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MANA Health Policy Statement on Passport Denials

 

Midwives Alliance of North America (MANA) is concerned about recent news reports of the revocation or denial of US passports for American citizens born at home near the US-Mexico border, particularly if a midwife attended their birth. Furthermore, there have been reports of people being detained and their citizenship questioned, even leading to deportation proceedings and denaturalization. This attack is a heightened renewal of a Bush administration era policy, the impact of which denied passports to US citizens of Hispanic descent.

The policy began after a number of doctors and midwives in Texas were indicted in decades past for providing fraudulent US birth certificates to Mexican nationals and triggered extreme scrutiny of the passport applications of those who were born at home with a midwife in attendance. The Bush era policy led to an ACLU class action suit against the US State Department, alleging that the government had violated due process and equal protection rights statutes by requiring additional documentation from some people solely because they were Latino citizens whose births occurred in a border state with a midwife attendant. (A pdf of the class action suit is available for download here.)

The policy was formally ended by the Obama administration in 2009 following a settlement agreement (pdf available here) with the ACLU. In spite of the settlement agreement, the practice of passport denial is continuing to happen now, affecting midwives and their clients in border states.

Midwives Alliance condemns any involvement in the provision of fraudulent vital records. Of greater concern is that American born citizens are having their citizenship questioned, their rights violated, and their passports denied or confiscated because of their race or ethnicity and for being born outside of an institution.

Those being targeted in this crackdown are predominantly Latino people with increasingly less access to healthcare services in one of the poorest regions of the United States. Families choose home birth for a variety of reasons, including respect for cultural practices, because hospital care is unaffordable or unattainable, or due to institutionalized racism in the hospital setting. Midwives provide much needed care in areas where there are often no other providers of high quality maternity care. The life saving services midwives offer to mothers and babies should be welcomed, not viewed with suspicion.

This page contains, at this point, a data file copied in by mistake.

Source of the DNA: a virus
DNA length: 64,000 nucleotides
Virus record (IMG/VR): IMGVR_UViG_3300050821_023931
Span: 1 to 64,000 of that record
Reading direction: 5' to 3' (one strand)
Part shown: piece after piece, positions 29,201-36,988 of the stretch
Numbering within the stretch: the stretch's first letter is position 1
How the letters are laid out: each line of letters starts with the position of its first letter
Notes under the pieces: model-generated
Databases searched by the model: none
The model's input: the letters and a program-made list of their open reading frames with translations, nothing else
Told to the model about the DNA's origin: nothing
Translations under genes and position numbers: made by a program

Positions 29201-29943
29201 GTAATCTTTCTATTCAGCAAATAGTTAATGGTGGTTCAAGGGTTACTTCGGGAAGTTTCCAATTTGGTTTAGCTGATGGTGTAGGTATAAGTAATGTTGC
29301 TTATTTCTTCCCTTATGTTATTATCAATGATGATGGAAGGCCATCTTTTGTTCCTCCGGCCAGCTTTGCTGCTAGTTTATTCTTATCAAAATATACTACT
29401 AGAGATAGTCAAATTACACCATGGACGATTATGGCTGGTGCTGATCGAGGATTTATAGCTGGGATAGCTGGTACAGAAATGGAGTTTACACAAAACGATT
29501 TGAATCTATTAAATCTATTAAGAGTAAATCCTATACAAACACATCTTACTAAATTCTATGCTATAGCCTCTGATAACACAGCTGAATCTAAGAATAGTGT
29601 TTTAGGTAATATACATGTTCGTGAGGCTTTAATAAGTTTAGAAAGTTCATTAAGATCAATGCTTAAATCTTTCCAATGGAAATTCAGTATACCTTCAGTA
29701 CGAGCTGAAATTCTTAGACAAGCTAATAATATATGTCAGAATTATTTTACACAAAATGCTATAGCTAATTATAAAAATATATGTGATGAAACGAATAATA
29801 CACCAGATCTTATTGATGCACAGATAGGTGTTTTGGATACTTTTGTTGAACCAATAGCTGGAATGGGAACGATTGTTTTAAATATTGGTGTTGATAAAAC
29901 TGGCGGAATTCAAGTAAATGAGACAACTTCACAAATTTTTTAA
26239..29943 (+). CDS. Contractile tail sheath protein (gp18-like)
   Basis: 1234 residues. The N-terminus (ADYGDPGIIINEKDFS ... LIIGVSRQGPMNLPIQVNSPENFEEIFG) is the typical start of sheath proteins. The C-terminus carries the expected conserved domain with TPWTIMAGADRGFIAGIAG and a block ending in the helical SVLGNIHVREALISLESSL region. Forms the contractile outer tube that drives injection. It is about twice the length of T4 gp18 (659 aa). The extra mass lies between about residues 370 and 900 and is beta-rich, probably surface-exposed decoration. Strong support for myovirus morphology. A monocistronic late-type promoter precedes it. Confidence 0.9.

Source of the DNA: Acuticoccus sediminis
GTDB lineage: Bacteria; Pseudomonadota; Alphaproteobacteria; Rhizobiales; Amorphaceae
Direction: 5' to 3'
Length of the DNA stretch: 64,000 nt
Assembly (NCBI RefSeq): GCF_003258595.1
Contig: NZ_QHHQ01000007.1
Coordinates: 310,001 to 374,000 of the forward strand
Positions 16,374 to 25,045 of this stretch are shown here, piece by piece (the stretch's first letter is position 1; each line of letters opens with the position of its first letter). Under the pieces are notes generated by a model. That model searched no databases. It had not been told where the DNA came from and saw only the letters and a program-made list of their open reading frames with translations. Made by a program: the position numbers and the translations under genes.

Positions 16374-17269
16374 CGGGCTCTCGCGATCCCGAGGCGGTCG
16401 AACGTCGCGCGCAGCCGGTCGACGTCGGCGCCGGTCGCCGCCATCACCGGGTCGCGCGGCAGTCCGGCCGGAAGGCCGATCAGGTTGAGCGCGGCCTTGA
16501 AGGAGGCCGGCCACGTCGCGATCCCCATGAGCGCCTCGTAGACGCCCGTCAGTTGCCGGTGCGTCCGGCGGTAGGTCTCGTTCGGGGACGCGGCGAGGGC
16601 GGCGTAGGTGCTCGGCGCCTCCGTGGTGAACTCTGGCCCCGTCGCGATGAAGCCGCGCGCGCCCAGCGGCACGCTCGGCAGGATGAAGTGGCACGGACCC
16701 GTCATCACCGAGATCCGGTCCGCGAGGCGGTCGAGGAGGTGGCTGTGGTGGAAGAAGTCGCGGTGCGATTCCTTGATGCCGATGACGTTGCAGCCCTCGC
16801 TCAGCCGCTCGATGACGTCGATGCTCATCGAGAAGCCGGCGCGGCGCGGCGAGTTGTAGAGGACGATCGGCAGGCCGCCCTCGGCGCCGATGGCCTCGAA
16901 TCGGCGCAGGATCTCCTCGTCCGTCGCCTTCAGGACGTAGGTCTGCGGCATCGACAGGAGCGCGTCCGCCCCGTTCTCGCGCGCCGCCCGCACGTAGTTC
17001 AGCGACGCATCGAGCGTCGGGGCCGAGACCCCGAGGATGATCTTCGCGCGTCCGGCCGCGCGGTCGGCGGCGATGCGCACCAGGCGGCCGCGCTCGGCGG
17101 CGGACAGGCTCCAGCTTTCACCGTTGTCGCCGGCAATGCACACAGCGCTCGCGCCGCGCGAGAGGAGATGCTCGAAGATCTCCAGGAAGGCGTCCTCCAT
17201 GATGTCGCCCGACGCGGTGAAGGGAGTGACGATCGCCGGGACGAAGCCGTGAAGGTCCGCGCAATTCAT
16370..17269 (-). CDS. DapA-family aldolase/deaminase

MANA abhors the blatant racial profiling, rights violations and systematic discrimination being used to intimidate those affected, as well as the deep disrespect of the integrity of the midwives serving them. We implore the Trump administration to end this practice of discrimination against people of color by treating existing vital records as legitimate.

Colleen Donovan-Batson, CNM, MS

Colleen Donovan-Batson, CNM, MS

ICM section Chair
Director of Health Policy and Advocacy

Colleen is a certified nurse midwife/women’s health nurse practitioner and midwifery activist with 25 years of maternal-child healthcare experience in home, hospital, and birth center settings, both nationally and internationally. As an empty nester, Colleen lives with her husband in far northeast WA, where she has a small rural home birth practice and is also involved in advocacy for women veterans. Early in her career, Colleen developed an educational track for nurses to train as midwives in order to decrease the high pre-term birth and teen pregnancy rates in Kern county, CA. She has served on the faculty of both direct entry and nurse midwifery programs, and as a preceptor for nurse midwifery distance learning midwifery programs. Colleen is active in state and national midwifery organizations, promoting unity in the midwifery profession. She is a member of the Midwifery Advisory Committee for WA State Department of Health, the US MERA workgroup, and currently serves as the director of the Midwives Alliance Division of Health Policy and Advocacy.

 

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